- What was the article talking about?
- What is your opinion of the article?
- What fault could readers have with Nas' writing?
Tuesday, November 30, 2010
"Ok, Miss, I get that the kid was murdered but did they run his pockets?"
Here's the back story that leads to that very disturbing comment made today in class.
Not sure if you all remember the heart breaking story of Derrion Albert a 16 year old high school student that was beaten to death in a Chicago melee after school last September. The scene was caught on video and broadcast on every news channel for days. I believe four teens were charged with his murder.
Last year I was upset to tears imagining if this happened to my son, a member of my family, or any of my boys in the program. It moved me to action and I created a three day lesson on Violence Among African American boys for the boys class. They were outraged by the footage, we talked at length about how their some of their ill thought out actions could have lasting consequences. We argued over the importance of having a "rep" vs. staying alive. I even used Nas' Open Letter to Young Warriors in Chicago. The boys were moved, touched, and inspired. I would say out of the 34 boys in the class, at least 30 of them were moved by the events and my lesson charging them to make a difference.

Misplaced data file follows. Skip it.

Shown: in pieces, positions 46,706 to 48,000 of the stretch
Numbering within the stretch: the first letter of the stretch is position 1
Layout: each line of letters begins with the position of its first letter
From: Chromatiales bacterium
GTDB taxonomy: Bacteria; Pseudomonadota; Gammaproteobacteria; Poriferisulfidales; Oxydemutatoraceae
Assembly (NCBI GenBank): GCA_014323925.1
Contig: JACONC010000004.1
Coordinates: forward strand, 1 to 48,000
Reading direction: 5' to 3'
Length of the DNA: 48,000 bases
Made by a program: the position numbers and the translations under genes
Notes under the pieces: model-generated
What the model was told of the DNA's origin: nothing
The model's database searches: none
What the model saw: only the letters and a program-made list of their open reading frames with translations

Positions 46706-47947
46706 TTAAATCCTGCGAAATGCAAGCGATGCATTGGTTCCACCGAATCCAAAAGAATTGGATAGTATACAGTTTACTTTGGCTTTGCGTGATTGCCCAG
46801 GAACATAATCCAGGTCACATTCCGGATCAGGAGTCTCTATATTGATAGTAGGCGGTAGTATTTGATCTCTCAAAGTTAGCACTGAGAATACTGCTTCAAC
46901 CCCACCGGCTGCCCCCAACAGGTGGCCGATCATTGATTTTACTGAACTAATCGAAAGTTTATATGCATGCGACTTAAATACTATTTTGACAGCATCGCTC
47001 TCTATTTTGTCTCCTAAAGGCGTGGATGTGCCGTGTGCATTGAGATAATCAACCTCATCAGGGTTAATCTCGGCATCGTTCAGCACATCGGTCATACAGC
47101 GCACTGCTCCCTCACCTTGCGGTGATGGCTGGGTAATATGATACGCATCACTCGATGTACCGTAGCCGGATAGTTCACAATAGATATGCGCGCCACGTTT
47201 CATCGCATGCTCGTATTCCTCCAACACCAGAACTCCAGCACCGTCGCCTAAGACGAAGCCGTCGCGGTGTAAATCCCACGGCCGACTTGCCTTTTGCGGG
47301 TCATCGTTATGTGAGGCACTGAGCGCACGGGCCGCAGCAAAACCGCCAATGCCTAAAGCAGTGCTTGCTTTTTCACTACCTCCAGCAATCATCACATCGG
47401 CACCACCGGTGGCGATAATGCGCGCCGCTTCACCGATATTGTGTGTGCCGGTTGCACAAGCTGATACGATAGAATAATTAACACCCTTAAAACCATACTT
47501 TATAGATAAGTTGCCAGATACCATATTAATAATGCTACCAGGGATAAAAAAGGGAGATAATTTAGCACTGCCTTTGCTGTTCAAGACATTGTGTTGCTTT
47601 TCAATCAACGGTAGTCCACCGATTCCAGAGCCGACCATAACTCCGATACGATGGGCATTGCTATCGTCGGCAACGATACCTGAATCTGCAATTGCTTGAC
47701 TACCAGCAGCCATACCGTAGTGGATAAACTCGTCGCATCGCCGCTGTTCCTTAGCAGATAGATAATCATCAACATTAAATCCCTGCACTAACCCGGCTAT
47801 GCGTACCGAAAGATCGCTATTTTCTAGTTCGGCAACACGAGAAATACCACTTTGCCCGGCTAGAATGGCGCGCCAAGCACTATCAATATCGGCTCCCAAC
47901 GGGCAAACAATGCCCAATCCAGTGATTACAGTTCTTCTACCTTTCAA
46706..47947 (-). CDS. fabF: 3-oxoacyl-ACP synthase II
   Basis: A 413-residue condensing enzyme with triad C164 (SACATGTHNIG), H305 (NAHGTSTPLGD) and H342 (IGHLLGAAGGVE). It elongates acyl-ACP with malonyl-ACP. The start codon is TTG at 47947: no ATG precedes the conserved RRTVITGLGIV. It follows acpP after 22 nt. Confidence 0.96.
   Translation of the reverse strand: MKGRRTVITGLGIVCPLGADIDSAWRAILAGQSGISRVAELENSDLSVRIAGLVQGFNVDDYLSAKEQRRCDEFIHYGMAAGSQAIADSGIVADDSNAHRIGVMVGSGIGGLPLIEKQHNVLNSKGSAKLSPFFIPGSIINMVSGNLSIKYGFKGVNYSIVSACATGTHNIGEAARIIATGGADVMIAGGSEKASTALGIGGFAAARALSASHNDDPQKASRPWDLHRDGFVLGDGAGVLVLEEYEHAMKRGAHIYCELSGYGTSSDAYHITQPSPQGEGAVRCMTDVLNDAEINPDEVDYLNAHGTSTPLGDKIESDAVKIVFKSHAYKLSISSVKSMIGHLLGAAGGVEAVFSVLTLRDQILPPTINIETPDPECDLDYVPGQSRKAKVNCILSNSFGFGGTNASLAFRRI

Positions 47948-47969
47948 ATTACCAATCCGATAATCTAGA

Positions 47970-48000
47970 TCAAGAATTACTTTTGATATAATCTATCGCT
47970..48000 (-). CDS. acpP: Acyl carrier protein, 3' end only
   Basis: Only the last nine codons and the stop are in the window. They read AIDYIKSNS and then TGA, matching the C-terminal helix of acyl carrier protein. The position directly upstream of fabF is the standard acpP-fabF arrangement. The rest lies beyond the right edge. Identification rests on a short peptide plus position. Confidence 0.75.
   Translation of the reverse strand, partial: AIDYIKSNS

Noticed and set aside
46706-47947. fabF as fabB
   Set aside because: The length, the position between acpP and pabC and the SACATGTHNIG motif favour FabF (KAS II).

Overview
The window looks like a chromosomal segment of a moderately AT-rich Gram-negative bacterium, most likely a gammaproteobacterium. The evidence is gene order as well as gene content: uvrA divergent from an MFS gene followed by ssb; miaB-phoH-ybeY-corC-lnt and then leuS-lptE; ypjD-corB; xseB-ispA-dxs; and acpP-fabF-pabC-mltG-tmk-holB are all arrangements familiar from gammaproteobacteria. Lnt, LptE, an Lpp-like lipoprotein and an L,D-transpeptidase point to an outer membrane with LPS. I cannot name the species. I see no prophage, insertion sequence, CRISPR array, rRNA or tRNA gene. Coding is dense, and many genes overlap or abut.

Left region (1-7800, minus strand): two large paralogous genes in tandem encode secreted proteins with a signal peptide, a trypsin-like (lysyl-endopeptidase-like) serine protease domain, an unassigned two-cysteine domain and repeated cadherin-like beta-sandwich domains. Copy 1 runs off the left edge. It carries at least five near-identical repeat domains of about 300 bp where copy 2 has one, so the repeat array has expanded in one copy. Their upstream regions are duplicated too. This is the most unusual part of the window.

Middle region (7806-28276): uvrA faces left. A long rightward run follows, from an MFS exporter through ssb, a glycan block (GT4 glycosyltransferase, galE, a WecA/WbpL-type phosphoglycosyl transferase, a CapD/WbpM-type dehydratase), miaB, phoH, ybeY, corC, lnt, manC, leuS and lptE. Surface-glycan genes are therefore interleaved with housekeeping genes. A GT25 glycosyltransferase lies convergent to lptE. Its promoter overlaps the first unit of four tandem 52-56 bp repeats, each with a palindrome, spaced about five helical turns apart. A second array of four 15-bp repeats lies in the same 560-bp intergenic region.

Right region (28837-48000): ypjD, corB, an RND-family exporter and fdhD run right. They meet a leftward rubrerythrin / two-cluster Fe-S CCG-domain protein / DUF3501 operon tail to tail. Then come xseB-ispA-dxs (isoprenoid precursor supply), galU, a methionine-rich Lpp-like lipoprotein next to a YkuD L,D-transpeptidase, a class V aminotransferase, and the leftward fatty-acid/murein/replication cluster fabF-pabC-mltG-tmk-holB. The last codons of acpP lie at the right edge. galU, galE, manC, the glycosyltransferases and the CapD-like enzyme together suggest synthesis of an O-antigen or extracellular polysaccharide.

That was last year.
This year, I opened with just the Nas letter which I read out loud in class. I asked them 3 questions:
The discussion that followed was great. They were actively participating and anxious for the back story. After I told them Derrion's story and how upset I was, and what I did last year, I fielded several of their questions: "Did they find his killers?" "Why did they pick him?" "How come the people videotaping didn't stop to help him?"...and then I got:
"Ok, Miss, I get that the kid was murdered but did they run his pockets?" At first I didn't think I heard him correctly, and I asked the student to clarify, "I mean, I get that he was dead and all, but did they get anything out of it?"
I must have blacked out for a minute and was rendered speechless because the boys all pounced on him with their own astonishment:
"THEY KILLED HIM!"
"WHO ROBS DEAD PEOPLE?"
"DID HE JUST SAY WHAT I THINK HE SAID?"
And very calmly this student kept explaining that it didn't make sense to let "his stuff go to waste...why just beat somebody to death and not rob them too?"
It took me a few minutes to get back to my lesson and move on to the writing a thesis based on this topic, letter, and tragic event.
This is frightening...or am I just oversensitive?